Who's Giving Grants to Close the Racial Wealth Gap?

 An abandoned building in Baltimore. Photo: Forsaken fotos

An abandoned building in Baltimore. Photo: Forsaken fotos

Richard Rothstein, a scholar at the Economic Policy Institute, recently published a disturbing book, The Color of Law, about how the federal government played a central role in segregating America during the great boom decades of the 20th century. One result of these policies is that African Americans were unable to build wealth by buying homes in the new suburbs, with ramifications that play out to this day. As Emanuel Nieves writes for the Corporation for Enterprise Development, “African American and Latino families face a racial wealth divide that sees them owning just $11,000 and $13,700 in median wealth, respectively, compared to the $142,000 owned by the median White household.”

Few organizations have done more than CFED to bring attention to the racial wealth gap and address it through public policy. As we've reported before, CFED is a pioneering leader in the asset building movement, with a focus on building wealth among lower income groups historically bypassed by the engines of American prosperity.  

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Over the years, CFED has drawn support from a who's who of progressive foundations, but it's increasingly won backing from major banks focusing new attention on low-income urban communities of color. The mix of funders worried about America's vast racial gaps in wealth and opportunity is increasingly diverse and interesting. Most strikingly, as we've noted, is how more top financial firms now seem to grasp that economic inequality is likely to serve as a long-term drag on their growth and profits. The future of these institutions will be adversely affected if America's growing non-white population can't move faster to build earning power and wealth.

That insight is among the drivers of all the new grantmaking by banks to promote equity that we've been reporting on lately, including some specifically focused on building wealth in communities of color. Last year, for example, we reported on a new partnership between CFED and JPMorgan Chase to bring asset building initiatives to multiple cities across the country, starting with New Orleans and Miami. JPMorgan Chase committed to investing $2 million in developing local nonprofit leadership in order to address racial and financial equity issues.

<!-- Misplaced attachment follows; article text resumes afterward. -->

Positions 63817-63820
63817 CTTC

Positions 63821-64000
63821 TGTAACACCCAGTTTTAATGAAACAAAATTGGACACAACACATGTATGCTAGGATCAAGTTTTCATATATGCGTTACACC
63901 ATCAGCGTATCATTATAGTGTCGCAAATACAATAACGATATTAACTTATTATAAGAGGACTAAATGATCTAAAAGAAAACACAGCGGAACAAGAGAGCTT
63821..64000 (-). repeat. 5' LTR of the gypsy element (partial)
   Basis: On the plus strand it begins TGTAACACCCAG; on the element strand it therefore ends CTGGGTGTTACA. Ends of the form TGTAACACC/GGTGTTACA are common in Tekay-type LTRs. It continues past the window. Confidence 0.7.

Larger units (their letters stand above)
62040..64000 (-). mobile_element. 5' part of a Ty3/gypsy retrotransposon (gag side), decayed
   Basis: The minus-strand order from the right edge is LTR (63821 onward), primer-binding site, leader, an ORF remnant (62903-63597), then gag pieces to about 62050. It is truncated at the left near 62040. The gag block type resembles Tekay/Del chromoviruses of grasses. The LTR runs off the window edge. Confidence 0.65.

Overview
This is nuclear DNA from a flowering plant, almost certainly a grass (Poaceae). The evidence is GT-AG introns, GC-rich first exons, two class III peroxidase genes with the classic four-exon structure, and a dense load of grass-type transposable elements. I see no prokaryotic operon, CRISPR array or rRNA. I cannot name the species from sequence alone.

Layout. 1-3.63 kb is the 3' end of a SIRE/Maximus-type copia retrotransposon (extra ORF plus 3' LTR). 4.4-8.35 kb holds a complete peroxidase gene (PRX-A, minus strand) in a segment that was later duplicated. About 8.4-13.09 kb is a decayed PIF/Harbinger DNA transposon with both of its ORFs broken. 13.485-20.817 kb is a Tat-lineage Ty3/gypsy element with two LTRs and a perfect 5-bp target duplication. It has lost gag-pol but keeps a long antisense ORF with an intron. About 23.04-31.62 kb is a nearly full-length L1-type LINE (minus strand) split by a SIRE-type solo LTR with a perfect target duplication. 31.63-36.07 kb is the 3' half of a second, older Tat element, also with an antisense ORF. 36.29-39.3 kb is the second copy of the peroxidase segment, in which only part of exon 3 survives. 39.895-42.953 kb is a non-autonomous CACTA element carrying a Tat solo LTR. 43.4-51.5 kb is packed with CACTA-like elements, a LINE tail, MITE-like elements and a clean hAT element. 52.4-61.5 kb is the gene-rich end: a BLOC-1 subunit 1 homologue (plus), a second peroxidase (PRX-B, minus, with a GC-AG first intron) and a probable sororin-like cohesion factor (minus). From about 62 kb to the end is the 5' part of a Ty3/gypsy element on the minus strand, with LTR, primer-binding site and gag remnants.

RelatedThe Color of Money: A Top Bank and Nonprofit Take Aim at the Racial Wealth Divide

Meanwhile, it's not at all surprising to see the W.K. Kellogg Foundation addressing the racial wealth gap in a sustained way. No major foundation has made racial equity a bigger focus of grantmaking than Kellogg. And while this work takes many forms, addressing the wealth gap is high on Kellogg's agenda. In fact, this month, Kellogg directed $2 million to CFED for research and advocacy toward that goal.

Over the next three years, CFED will use the money for research that aims to "change public discourse and ensure that millions of low- and moderate-income people of color gain access to practical solutions that expand their financial well-being."

On the national level, it’s hard to see Republicans embracing those priorities anytime soon. The Trump administration's proposed policies and budget cuts generally point in the opposite direction—hurting communities of color (and white rural communities, too), while delivering tax cuts to wealthy households.

But at the local and state levels, there are plenty of opportunities to push forward efforts to close the racial wealth gap. In many ways, this gap (and economic inequality in general) is a highly localized phenomenon, dependent on factors like exclusionary zoning, unequal schools, and a dearth of financial capital to spur new businesses and growth in low-income areas. The federal situation matters, but local policy and procedure are also important. 

In any case, Trump won't be around forever. The push for racial wealth equality is a marathon, not a sprint. Federal administrations will come and go, but the systemic problems CFED faces are very old and very pervasive, as Rothstein's new book underscores.  

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